African American Literature

Lauren Berlant

My work has focused on the affective components of belonging in the U.S. nineteenth and twentieth centuries—now the twenty-first: in particular, in relation to juridical citizenship, to informal and normative modes of social belonging, and to practices of intimacy as they absorb legal, normative, and fantasmatic forces. These scenes of relation articulate state, juridical, and institutional practices of zoning and more abstract boundary-drawing—between public and private, white and non-white, and/or citizen and foreigner—with other kinds of social bonds through which people imagine and practice world-making.

Deborah Nelson

Deborah NelsonMy field is late twentieth-century U.S. culture and politics, what is known in shorthand as Post45 or Post War (to the confusion of many: which war?). I also am a founding member of the Post45 collective, which publishes an online journal Post45 and a book series at Stanford University Press. My interests in the field include American poetry, novels, essays, and plays; gender and sexuality studies; photography; autobiography and confessional writing; American ethnic literature; poetry and poetics; and Cold War history. 

Bill Brown

Bill BrownIn the past, my research has focused on popular literary genres (e.g. science fiction, the Western), on recreational forms (baseball, kung fu), and on the ways that mass-cultural phenomena (from roller coasters to Kodak cameras) impress themselves on the literary imagination. Rather than assuming that historical contexts help to explain a particular literary text, I assume that literature provides access to an otherwise unrecuperable history. That is, I assume that the act of literary analysis (including formal analysis) can become an "historiographical operation" all its own.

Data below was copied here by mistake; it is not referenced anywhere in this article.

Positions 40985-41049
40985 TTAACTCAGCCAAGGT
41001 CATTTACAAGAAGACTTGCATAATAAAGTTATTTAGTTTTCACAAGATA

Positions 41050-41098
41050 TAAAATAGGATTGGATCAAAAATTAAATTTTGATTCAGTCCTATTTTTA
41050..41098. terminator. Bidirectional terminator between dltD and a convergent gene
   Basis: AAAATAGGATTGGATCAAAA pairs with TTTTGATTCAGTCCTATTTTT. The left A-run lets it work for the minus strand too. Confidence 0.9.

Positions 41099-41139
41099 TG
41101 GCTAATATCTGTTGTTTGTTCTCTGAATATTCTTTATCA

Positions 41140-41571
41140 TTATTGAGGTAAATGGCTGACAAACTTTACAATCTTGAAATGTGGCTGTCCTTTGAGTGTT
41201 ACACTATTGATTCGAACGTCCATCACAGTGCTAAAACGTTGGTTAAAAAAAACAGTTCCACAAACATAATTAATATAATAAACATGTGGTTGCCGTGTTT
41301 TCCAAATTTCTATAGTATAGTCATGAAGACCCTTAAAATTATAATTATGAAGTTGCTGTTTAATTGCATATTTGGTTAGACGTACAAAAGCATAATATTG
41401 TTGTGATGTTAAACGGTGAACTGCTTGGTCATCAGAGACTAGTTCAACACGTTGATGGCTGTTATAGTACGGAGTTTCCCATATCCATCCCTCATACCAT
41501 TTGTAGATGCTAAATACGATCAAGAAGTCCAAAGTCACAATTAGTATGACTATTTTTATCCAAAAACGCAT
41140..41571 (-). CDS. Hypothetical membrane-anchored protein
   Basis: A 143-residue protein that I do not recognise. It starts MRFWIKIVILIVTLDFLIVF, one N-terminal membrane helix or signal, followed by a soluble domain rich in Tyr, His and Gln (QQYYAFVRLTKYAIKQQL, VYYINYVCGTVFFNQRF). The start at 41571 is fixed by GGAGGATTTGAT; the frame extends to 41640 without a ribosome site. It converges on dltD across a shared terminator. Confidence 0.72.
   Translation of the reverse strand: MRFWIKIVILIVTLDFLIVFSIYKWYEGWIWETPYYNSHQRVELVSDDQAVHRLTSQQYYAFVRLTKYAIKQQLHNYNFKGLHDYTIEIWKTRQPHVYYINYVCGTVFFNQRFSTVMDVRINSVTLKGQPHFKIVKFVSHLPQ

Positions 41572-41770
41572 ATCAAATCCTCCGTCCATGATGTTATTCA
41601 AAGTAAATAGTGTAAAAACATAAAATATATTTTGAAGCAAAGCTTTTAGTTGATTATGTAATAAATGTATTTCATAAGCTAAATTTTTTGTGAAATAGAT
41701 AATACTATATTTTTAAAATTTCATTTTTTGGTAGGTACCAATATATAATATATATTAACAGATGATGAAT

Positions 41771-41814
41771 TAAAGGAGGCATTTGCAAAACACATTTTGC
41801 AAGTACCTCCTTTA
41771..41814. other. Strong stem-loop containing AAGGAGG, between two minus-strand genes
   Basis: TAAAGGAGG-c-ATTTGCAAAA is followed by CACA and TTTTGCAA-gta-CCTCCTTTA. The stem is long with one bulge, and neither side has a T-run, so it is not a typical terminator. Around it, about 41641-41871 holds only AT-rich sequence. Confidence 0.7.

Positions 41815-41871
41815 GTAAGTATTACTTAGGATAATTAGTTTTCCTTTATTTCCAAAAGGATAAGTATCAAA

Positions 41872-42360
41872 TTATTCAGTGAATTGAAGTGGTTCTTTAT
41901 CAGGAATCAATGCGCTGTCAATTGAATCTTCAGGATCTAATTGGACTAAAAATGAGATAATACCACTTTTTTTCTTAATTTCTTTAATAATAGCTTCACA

Kenneth Warren

Kenneth WarrenMy scholarship and teaching focuses on American and African American literature from the late nineteenth century through the middle of the twentieth century. I am particularly interested in the way that debates about literary form and genre articulate with discussions of political and social change. My two books, Black and White Strangers: Race and American Literary Realism (Chicago, 1993) and So Black and Blue: Ralph Ellison and the Occasion of Criticism (Chicago, 2003), explore how various understandings of black/white racial difference have affected, and continue to affect, the way that American authors write about and pass critical judgment on American literature.

Adrienne Brown

Adrienne BrownI specialize in American and African-American cultural production in the 20th century. I am currently exploring the influence of architecture and urban planning on literary form alongside the ways that narrative intervenes in our historical and experiential understandings of space. My work also considers a range of objects beyond the literary, considering the ways TV shows hear, journalists see, and class may be felt, and analyzing race's sonic and spatial dimensions. 

Christopher Taylor

Christopher TaylorMy research and teaching focus on the hemispheric Americas in the nineteenth century. While the British West Indies is my primary area of focus, I am interested in how these islands were linked to worlds beyond the boundaries of the British Empire. Working at the edges of economic history, political theory, and literary studies, I study how West Indian creoles drew on the ideas and texts that circulated through these entangled worlds to develop norms and model polities opposed to slavery, economic liberalism, and expansionist imperialism.
Subscribe to RSS - African American Literature